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New York’s Hard Cider Tax


 Not a New York cider.

Remember Johnny Appleseed? In the early 1800s, John Chapman headed west, planting apple orchards to provide apple seeds for the hardy men and women settling the frontier. The fruit of his labor was never intended to be eaten. Johnny Appleseed planted apple trees so he and others could make apple cider. Hard cider, as we call it in America today.

Cider was a popular drink in Colonial America, as it was and is in Great Britain. It was a beverage of choice—a staple from New England homesteads to Virginia plantations. John Adams, one of the nation’s most respected founding fathers, began each day “with a draft of hard cider.”

Today, cider consumption still thrives in British pubs. It is the preferred accompaniment to crepes in France and it is enjoyed in many areas of the world.  Yet its popularity in the United States dropped dramatically even prior to prohibition, and by the mid 20th century it was all but forgotten by Americans.

But now cider is having something of a comeback. Perhaps it began with homebrewers and the rise of micro-breweries. It could be that the spread of gluten intolerance has had something to do with cider’s comeback—cider is gluten free.

Whatever the reason, cider is back. And as states realize this, they want to regulate it. Once regulated, it can be sold and taxed. There’s a long, sometimes ugly history of taxing alcohol, and if those taxes are never popular, they can be lucrative

New York’s definition of cider, expanded

Last October, New York Assembly Bill 8047 was signed into law that takes effect January 15, 2014. It provides “a defined place in the market” for cider and is expected to benefit existing cider producers and encourage others to enter the field.

The law expands the definition of cider in New York’s alcohol control law, amending it to include “…the partially or fully fermented juice of… other pome fruits…” The alcohol level was raised to eight and one half per centum alcohol by volume…;” and “with the usual cellar treatments and necessary additions to correct defects due to climate, saccharine levels and seasonal conditions.” The definition of cider was also expanded to include cider sweetened or flavored after fermentation with fruit juice, fruit juice concentrate, maple syrup, honey, spices or other agricultural products. Sugar was already included in the list.

The amendment includes a provision explaining what to do “in the event that an alcoholic beverage meets the definition of both a cider… and a wine… the brand or trade name label owner” shall determine how the beverage is to be sold—as wine or cider.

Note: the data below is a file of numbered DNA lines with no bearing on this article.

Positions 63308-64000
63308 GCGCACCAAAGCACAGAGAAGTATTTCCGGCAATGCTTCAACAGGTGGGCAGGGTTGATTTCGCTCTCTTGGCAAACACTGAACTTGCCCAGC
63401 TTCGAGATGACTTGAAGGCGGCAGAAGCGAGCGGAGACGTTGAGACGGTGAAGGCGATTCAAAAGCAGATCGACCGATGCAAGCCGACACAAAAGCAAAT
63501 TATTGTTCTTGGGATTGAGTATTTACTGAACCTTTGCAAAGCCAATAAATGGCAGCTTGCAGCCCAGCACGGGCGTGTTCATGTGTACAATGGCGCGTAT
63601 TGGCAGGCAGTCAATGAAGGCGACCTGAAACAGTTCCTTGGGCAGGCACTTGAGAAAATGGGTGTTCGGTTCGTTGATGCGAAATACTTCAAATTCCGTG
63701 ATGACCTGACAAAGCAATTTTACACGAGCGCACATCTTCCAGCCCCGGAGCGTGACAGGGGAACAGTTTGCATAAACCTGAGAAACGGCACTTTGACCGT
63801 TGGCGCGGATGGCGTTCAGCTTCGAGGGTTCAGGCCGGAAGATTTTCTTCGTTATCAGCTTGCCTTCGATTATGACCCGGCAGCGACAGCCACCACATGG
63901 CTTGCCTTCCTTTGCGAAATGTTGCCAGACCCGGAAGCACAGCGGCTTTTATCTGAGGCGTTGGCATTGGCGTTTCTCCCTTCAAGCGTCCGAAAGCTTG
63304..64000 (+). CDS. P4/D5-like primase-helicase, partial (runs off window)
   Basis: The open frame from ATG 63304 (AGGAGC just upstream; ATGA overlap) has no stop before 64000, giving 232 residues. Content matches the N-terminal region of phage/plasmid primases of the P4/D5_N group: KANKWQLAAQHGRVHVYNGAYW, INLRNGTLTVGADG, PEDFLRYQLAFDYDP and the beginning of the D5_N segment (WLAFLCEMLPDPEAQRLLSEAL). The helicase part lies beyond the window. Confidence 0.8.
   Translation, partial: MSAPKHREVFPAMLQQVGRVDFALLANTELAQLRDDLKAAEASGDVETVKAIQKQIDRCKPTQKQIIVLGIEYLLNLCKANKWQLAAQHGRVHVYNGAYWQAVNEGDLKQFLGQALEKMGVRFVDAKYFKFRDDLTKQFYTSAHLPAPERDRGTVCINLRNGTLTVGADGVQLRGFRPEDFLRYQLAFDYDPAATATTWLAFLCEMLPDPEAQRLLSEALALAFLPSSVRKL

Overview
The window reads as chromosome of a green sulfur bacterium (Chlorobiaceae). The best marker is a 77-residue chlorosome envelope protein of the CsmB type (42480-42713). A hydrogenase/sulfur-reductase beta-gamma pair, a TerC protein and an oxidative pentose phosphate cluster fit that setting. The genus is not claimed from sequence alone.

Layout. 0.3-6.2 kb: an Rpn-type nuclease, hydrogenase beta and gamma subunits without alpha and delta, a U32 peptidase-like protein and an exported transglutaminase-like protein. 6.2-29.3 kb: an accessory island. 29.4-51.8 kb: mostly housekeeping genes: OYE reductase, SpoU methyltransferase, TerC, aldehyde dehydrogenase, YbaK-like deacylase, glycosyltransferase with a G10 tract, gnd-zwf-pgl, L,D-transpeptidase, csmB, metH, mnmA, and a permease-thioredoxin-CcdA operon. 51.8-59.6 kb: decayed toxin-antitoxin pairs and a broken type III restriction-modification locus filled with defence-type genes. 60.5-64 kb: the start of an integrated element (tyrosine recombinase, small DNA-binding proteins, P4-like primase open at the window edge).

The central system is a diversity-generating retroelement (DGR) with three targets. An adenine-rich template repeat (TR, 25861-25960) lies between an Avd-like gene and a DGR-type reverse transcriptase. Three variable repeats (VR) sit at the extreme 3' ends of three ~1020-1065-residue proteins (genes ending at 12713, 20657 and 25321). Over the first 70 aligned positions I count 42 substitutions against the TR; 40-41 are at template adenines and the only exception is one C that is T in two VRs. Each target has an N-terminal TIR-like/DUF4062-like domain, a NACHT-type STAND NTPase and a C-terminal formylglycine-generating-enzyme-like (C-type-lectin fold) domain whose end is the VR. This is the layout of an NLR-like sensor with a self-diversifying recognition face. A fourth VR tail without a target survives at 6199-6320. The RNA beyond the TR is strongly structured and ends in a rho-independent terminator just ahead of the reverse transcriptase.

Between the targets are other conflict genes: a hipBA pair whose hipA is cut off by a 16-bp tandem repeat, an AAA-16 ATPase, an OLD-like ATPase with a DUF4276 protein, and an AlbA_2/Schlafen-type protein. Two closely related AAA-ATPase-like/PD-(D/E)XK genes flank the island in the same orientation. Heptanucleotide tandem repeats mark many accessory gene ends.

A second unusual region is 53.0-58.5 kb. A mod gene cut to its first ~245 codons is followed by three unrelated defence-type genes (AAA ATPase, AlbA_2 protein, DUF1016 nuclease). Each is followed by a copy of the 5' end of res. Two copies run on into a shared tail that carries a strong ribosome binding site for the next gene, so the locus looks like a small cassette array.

Cidery and farm cidery licenses available January 15, 2014

Another provision expands licenses to those operating a cidery (“any place or premises wherein cider is manufactured for sale”) and farm cideries (“any place or premises, located on a farm in New York State, in which New York State labelled cider is manufactured, stored and sold, or any other place or premises in New York State in which New York State labelled cider is manufactured, stored and sold.”) In short, like producers of wine, beer and spirits, cider makers now know what they can and can’t do under the law.

Licensed cider producers may conduct tastings (limited to three samples per person per day) and sell cider “for consumption off the premises at the state fair, at recognized county fairs and at farmers markets operated on a not-for-profit basis.” There are also provisions for selling cider elsewhere, such as at other businesses on the premises of the cidery or farm cidery (think restaurants, inns, etc). The amended law describes who may or may not pour the cider, who must be present, and so forth.  It explains that bulk sales of cider (think keg, casks and barrels) may be sold during outdoor gatherings such as clambakes and picnics. Even the type of apples used in New York State cider is delineated (NY apples first and foremost, barring “a natural disaster, act of God or continuing adverse weather….”

Not subject to sales and use tax requirements

Effective January 15, 2104, properly licensed farm cideries are not “subject to any of the requirements” of the final subdivision of the law, which outlines sales and use tax requirements. Holders of New York State farm brewery licenses and farm winery licenses are already exempt from these tax requirements.

The New York State tax rate for cider is $0.0379 per gallon. There is no additional New York City tax rate for cider.

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photo credit: Aaron Landry via photopin cc


Sales tax rates, rules, and regulations change frequently. Although we hope you'll find this information helpful, this blog is for informational purposes only and does not provide legal or tax advice.
Gail Cole
Avalara Author
Gail Cole
Gail Cole
Avalara Author Gail Cole
Gail began researching and writing about sales tax in 2012 and has been fascinated with it ever since. She has a penchant for uncovering unusual tax facts, and endeavors to make complex sales tax laws more digestible for both experts and laypeople.